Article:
Discussion Sought on Trade Rules on Biofuels
According to a new study, the increasing use of biofuels — alternative fuels based on agricultural feedstocks — warrants careful study of how trade rules apply to them. The fact that the WTO rules applicable to biofuels were created before the advent of these products means that a "debate needs to occur on how the rules apply to this technology and how or whether the rules need to be clarified or even changed." For example, it is not yet clear whether biofuels can be considered industrial, agricultural or environmental goods at the WTO. Subsidy rules also need to be clarified, especially to avoid the cross-subsidisation of biofuel byproducts, according to the authors.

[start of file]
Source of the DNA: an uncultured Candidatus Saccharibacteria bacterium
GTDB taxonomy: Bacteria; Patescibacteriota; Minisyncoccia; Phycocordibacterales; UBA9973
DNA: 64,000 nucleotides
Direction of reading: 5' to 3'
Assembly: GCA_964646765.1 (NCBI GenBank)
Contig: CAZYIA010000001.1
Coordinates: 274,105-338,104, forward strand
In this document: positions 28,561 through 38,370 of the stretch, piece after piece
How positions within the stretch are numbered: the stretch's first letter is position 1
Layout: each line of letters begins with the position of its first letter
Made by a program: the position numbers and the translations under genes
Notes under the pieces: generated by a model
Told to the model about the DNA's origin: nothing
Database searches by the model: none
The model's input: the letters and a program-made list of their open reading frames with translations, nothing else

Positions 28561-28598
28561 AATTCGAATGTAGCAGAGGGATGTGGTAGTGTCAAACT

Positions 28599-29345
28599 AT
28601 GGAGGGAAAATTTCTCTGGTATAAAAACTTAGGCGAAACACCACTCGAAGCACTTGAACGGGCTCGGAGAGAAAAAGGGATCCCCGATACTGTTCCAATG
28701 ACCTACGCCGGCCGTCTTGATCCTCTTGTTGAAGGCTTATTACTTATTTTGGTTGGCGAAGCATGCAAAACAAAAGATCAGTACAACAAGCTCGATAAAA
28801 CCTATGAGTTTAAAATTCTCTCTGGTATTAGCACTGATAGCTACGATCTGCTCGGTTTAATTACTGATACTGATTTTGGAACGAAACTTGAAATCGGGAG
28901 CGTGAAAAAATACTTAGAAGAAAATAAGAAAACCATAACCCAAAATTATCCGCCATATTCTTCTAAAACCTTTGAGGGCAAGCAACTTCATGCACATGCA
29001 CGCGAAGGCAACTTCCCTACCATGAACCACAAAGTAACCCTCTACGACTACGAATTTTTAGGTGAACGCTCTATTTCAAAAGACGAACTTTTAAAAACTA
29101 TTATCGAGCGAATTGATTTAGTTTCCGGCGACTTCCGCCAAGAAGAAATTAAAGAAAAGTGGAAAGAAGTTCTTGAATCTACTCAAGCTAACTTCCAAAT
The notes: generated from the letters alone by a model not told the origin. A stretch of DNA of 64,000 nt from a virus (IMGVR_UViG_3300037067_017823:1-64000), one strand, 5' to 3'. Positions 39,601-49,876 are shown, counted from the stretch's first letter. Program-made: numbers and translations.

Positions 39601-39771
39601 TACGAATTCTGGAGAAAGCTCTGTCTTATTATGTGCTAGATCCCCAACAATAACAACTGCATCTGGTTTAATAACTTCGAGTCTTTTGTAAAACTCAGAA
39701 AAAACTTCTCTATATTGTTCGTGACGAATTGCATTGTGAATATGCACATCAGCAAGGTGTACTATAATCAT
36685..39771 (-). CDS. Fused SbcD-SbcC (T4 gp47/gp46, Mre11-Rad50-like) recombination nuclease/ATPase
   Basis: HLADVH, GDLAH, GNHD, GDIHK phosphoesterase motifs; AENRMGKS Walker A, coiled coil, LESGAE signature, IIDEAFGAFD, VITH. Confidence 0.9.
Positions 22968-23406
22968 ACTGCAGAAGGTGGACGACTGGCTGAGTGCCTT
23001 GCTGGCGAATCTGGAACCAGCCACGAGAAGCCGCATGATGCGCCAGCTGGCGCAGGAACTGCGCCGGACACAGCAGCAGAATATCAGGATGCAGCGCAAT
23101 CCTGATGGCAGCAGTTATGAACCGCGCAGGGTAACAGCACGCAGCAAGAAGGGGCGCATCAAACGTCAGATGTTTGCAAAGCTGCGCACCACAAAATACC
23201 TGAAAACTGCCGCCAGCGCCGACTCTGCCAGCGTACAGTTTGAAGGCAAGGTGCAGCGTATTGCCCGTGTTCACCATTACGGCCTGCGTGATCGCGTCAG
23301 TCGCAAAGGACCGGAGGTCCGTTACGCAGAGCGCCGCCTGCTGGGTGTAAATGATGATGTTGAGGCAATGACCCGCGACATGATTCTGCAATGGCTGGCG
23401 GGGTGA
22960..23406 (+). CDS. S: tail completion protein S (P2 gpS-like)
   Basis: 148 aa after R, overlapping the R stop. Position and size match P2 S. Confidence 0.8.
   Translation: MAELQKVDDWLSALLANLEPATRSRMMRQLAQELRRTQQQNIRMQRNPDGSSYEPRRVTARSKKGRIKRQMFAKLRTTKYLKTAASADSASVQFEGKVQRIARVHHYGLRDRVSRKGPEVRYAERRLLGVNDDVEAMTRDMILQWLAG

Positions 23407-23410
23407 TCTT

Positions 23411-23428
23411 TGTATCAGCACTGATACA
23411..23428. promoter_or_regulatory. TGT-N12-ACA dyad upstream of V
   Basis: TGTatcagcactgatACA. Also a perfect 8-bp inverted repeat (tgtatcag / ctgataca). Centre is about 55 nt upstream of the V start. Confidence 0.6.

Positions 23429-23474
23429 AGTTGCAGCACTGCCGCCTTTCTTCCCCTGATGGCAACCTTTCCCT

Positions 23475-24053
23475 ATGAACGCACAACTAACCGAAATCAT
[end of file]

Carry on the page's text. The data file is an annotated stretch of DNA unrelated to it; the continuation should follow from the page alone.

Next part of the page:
he study notes that the most efficient producers are located in the South, while the greatest demand can be found in the North. Therefore, there is scope for increased biofuels trade, but for the moment rules and standards governing their production, quality, and trade are "all over the map". In addition, sustainability concerns such as the impact of biofuels on food prices and the local environment in potential exporting countries are coming to the fore (see Bridges BioRes, 6 October 2006, http://ictsd.iisd.org/biores/06-10-06/story2.htm).
Entitled "WTO Disciplines and Biofuels: Opportunities and Constraints in the Creation of a Global Marketplace," the study was jointly produced by the International Food and Agricultural Trade Policy Council (IPC) and Renewable Energy and International Law (REIL).
To access the report, visit http://www.agritrade.org/Publications/DiscussionPapers/WTO_Disciplines_Biofuels.pdf
ICTSD reporting; "WTO must set rules for future biofuel trade-report," REUTERS, 27 October 2006.